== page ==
Basic Outlining Basic Outlining An outline presents a picture of the main ideas and the subsidiary ideas of any subject. Some typical uses of outlining are: a class reading assignment, an essay, a term paper, a book review or a speech. For any of these, an outline will show a basic overview and important details. Some professors will require an outline in sentence form, or require the main points to be in chronological order, or have other specific requirements. A student’s first responsibility, of course, is to follow the requirements of the particular assignment. Below is a synopsis of the outline form. I. II. It is up to the writer to decide on how many main ideas and supporting ideas adequately describe the subject. Suppose you are outlining a speech on AIDS, and these are some of the ideas you feel should be included: AZT, Transmittal, AIDS babies, Teenagers, Safe sex, Epidemic numbers, Research. To put these ideas into outline form, decide first on the main encompassing ideas. Major Aspects of Aids
Mind Mapping Software - Create Mind Maps online How to Capture, Save, Record or Download Streaming Audio for Free Ever wonder how you could possibly record or rip a song that’s being streamed across the Internetonto your computer for free? Trying to download streaming audio directly to your computer can be quite difficult because sites usually have different security measures put in place, making it near impossible unless you’re a hacker. However, one surefire way of recording streaming audio from any web site is to simply capture it via the sound card on your computer. It’s worth noting that trying to capture or record audio streams over the Internet can violate copyright laws, so hopefully you’re only trying to record non-copyright material! There are a couple of free programs that you can use, though the choice is very limited. Audacity If you’ve haven’t heard of Audacity, it’s a free open-source sound editor and recorder. Basically, you have to go to Preferences and change your recording settings. Krut CamStudio
Brainstorming and Voting Amazingly Easy. Free Online Tool | tricider Getting Things Done with Todoist (GTD) Many Todoist users use David Allen’s excellent Getting Things Done methodology (GTD®) to manage their life. The GTD method rests on the idea of moving planned tasks and projects out of the mind by recording them externally and then breaking them into actionable work items. This allows one to focus attention on taking action on tasks, instead of on remembering them. Read more... Collect all your tasks using our apps for your mobile device, browser, email client or desktop. Our apps Process your captured tasks and make sure that they are actionable things with concrete next steps and successful outcomes. Watch a short video of how this works: GTD and Getting Things Done are registered trademarks of David Allen & Co.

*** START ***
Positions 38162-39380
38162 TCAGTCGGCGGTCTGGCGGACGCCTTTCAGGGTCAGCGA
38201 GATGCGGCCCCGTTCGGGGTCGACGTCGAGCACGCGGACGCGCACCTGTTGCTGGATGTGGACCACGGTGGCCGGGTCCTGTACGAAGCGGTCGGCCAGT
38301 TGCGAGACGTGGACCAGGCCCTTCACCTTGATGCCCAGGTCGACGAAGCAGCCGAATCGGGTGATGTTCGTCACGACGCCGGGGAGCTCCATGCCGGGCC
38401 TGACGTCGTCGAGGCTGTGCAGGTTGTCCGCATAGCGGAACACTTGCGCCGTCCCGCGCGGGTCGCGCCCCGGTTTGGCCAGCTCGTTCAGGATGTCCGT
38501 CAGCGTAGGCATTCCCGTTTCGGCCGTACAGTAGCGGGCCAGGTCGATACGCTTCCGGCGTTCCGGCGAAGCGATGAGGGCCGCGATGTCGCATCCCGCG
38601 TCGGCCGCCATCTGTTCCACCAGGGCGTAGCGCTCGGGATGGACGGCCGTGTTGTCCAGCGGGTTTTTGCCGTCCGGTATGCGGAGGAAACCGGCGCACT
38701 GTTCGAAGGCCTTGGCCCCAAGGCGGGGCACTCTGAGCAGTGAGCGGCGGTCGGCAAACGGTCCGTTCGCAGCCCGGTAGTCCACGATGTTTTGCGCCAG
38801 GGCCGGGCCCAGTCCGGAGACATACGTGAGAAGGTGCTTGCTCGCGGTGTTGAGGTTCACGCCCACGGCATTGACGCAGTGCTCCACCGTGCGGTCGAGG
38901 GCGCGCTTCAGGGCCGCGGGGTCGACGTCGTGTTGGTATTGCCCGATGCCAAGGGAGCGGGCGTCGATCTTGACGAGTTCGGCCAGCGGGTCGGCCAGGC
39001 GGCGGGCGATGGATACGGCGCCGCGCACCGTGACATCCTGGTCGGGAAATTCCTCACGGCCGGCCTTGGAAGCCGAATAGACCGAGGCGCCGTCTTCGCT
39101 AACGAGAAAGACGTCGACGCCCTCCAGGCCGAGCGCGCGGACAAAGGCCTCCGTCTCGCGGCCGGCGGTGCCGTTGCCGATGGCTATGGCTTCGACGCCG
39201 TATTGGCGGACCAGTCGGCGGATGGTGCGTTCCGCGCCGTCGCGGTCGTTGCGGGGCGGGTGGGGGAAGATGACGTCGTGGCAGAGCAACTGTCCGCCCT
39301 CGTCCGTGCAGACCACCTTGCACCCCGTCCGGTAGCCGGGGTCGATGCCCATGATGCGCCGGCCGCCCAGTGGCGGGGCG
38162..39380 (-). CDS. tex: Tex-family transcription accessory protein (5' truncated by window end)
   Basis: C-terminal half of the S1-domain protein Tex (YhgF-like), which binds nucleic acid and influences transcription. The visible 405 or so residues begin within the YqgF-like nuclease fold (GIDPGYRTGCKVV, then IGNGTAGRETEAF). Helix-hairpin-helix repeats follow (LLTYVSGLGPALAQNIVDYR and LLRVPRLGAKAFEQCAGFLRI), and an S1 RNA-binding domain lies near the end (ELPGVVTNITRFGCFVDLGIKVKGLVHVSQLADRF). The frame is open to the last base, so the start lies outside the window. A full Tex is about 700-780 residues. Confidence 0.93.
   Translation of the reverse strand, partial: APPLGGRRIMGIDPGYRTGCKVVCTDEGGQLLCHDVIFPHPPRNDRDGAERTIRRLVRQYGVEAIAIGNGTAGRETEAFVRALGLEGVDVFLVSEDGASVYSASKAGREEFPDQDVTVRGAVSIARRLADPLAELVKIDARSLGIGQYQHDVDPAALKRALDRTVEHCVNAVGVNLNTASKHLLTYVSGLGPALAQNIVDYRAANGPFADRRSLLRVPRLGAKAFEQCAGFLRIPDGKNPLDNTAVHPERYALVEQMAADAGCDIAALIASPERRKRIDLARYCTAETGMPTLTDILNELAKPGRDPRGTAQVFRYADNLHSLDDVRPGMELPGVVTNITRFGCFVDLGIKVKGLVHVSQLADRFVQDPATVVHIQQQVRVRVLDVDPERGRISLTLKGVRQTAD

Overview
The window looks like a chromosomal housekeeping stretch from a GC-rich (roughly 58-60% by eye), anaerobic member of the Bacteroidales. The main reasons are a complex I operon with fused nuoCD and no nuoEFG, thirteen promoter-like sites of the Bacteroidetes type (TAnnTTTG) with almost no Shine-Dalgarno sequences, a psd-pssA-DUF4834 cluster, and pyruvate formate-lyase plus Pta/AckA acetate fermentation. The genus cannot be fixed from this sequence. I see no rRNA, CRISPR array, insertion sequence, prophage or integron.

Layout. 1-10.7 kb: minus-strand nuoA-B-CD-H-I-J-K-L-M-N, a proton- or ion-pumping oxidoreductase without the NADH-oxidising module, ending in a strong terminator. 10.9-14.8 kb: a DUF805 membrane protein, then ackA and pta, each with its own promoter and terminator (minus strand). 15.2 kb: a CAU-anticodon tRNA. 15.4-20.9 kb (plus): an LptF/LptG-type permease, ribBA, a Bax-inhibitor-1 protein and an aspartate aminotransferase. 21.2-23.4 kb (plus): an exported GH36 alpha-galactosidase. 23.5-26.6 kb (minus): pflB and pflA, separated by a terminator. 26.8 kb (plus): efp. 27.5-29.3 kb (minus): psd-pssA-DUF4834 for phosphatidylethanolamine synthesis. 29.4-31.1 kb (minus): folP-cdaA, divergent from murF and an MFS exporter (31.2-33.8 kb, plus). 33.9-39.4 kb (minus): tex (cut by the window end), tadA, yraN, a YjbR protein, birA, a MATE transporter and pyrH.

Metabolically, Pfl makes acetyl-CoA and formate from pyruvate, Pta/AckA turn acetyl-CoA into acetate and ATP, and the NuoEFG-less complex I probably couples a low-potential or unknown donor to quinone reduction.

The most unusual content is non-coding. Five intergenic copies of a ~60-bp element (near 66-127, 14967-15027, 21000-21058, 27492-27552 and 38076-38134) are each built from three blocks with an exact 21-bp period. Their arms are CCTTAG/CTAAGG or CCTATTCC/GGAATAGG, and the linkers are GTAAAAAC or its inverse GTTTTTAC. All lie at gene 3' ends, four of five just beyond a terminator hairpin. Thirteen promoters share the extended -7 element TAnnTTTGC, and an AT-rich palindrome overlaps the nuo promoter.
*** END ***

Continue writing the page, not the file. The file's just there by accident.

Encyclopedia of Philosophy Find, Read, & Cite Journal Articles Other useful links: Basics Tutorial (w/audio), APA Style 6th Ed. Annotated Sample Paper, APA Style 6th Ed. (PDF) Summary Guidelines for Unbiased Language, APA Style 6th Ed. (PDF) Language Use for Gender,APA Style 6th Ed. (PDF) Language Use for Sexual Orientation,APA Style 6th Ed. (PDF) Purchase your own APA Publication Manual Writing Empirical Papers: Beginners Writing Empirical Papers: Advanced (PDF) - for use by students who have learned the basics about empirical papers. Finding articles: Searching PSYCHINFO Access the PSYCHINFO (and full-text PsycArticles if available) database through your library's web site (e.g., Trexler Library). (1) Limit your search to English language only articles (unless you read another language). (2) Students in Introductory psychology courses may want to limit your search to only the types of documents your professor is allowing for the assignment. (6) After conducting any given search, you will get a list of article titles. Finding. Finding.
Sketchnotes 101: The Basics of Visual Note-taking Welcome to the second article in the the new Core77 "Sketchnotes Channel" (www.core77.com/sketchnotes) where we'll be exploring the application of visual thinking tools in the worlds of design and creative thinking. So you say you're ready to start sketchnoting. Maybe you're not much of a sketcher but you take a lot of notes, and are interested in making them more meaningful and interesting, but you're afraid your drawings are too crude. For you, it's important to stress that sketchnotes—although they are inherently a visual medium—do not require drawing ability of any kind. Essentially they're about transforming ideas into visual communication; structuring thoughts and giving hierarchy to concepts can be completed with strictly text and a few lines. Maybe you're perpetually drawing and want to try and make your notes more useful and engaging but you are afraid of imposing structure to your normally freeform way of sketching. In the end, it's up to you. So let's get tactical.